Plants blooming in all different shades are the highlight of springtime.
But not to be outdone by the colorful display, fuzzy cottonwood tree seeds spread far and wide, covering nearby yards in a sea of white.
Cottonwood tree seeds sure can be annoying, but it does help to know when they’re coming and when they’ll let up.
Learn all about that below–and get tips on how to avoid cottonwood shedding.
It’s easy to tell if your neighborhood is home to a cottonwood tree. The trees produce white seeds that look just like cotton.
With the wind's help, they can spread for miles, covering lawns, driveways and everything in sight with white fluff. At first glance, it may look like a snowstorm hit your yard!
Cottonwoods bloom in the growing season. Early in spring, female trees produce fruiting capsules that look like a string of green pearls. Then, when ripe, the capsules split, and the tree sheds those cottony seeds.
Cottonwood shedding season varies a little based on location. But in general, it happens in late spring to early summer.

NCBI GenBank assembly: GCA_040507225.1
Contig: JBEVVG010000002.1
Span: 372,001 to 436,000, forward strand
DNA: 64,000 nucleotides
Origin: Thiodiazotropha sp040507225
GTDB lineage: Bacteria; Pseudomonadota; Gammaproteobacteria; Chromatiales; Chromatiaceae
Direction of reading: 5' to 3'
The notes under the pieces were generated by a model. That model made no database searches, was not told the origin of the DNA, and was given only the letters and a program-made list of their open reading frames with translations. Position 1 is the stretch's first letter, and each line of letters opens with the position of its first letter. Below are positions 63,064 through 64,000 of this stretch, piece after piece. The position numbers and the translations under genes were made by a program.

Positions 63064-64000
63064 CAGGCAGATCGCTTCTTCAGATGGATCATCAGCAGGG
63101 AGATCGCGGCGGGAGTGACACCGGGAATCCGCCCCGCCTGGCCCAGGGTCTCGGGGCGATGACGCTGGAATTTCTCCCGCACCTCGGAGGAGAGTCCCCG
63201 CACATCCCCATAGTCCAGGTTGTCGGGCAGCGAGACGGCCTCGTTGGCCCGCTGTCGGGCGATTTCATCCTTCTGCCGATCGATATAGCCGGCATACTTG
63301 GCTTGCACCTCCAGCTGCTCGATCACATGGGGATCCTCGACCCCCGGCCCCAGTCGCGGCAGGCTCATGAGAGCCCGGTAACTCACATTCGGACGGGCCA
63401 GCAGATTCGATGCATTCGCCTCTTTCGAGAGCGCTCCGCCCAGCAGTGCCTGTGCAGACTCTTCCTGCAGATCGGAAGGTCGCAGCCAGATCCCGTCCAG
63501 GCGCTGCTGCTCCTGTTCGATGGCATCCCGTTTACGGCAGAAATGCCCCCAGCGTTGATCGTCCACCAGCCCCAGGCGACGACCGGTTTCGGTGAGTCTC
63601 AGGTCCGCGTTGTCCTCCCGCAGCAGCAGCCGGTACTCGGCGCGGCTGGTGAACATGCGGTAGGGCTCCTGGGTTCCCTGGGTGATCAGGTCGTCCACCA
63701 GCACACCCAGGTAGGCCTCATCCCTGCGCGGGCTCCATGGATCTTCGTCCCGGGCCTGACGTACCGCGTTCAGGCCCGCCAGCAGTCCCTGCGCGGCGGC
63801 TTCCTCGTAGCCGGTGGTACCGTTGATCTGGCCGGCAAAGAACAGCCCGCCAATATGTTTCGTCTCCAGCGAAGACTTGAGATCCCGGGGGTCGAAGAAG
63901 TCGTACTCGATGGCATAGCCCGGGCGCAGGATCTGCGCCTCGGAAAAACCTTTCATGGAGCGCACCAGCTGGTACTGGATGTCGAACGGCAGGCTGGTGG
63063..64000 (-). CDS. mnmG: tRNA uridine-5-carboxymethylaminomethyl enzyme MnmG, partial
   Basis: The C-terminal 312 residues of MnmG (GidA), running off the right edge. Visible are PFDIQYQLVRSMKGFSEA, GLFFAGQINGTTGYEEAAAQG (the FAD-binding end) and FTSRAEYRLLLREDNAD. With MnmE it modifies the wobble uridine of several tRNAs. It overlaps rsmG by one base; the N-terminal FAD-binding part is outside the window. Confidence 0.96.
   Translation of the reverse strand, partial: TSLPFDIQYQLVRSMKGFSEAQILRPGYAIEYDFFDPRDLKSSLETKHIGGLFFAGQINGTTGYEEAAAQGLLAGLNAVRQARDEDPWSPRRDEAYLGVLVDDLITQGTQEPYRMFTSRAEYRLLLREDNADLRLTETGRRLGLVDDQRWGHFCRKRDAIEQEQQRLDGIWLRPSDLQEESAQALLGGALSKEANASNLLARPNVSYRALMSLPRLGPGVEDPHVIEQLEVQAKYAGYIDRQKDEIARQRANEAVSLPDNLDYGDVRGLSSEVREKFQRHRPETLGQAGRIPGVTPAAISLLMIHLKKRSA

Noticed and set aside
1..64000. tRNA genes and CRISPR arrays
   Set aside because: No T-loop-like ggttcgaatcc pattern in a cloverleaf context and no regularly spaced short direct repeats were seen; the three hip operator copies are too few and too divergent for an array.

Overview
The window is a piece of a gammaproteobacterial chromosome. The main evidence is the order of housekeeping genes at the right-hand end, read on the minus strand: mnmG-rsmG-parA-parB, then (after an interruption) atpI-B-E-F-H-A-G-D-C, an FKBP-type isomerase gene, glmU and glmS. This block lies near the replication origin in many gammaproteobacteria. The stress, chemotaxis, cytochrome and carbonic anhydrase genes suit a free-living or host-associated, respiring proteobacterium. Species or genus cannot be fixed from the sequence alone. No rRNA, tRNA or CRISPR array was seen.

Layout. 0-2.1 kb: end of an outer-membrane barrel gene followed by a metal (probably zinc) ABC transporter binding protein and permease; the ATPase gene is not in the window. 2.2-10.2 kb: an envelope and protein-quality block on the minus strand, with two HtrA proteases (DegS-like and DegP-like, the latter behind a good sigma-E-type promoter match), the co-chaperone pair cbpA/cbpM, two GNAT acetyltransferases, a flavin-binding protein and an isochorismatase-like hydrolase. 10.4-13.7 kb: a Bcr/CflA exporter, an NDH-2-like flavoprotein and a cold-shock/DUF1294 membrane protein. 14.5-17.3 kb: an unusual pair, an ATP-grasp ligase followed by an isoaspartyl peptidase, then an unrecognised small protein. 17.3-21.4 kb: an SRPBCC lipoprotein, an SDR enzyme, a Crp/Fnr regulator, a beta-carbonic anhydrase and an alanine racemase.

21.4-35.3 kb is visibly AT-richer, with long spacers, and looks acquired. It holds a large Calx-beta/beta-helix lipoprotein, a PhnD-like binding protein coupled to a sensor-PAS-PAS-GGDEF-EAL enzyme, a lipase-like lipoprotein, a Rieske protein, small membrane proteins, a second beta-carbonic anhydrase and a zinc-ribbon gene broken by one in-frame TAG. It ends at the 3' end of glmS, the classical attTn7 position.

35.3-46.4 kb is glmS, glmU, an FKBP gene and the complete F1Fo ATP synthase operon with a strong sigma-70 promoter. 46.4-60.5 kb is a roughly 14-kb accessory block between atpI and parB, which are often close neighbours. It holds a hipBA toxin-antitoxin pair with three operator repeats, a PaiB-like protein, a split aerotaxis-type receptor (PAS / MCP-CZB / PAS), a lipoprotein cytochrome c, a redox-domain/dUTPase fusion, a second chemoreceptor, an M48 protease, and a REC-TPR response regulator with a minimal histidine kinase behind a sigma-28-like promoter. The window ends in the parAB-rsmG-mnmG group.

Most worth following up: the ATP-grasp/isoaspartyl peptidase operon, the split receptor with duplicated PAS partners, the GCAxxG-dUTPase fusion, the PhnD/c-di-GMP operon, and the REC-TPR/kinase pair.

Cottonwood seeds are fully grown and ready to fall in late April or early May and then wrap up the shedding process by June or July at the latest.
Cottonwood tree seeds can make quite the mess, so it’s understandable to want them gone.
One way to do that is by spraying the tree with a growth regulator that contains ethephon. But this is a job you don’t want to DIY.
Because cottonwood trees are so tall, only a professional can safely reach and cover the tippy top of the tree. Plus, if you use too much of the product, you can damage your tree and cause it to drop leaves. A certified arborist knows how much (and when) to apply the product, which is crucial to making sure it works as well as can be expected.
But a growth regulator will only cut down on the number of cottonwood seeds. The only way to completely stop the cotton is to replace the plant with a cotton-free variety. Male cottonwood trees don’t produce seeds, or there are lots of types to choose from if you want to swap trees entirely.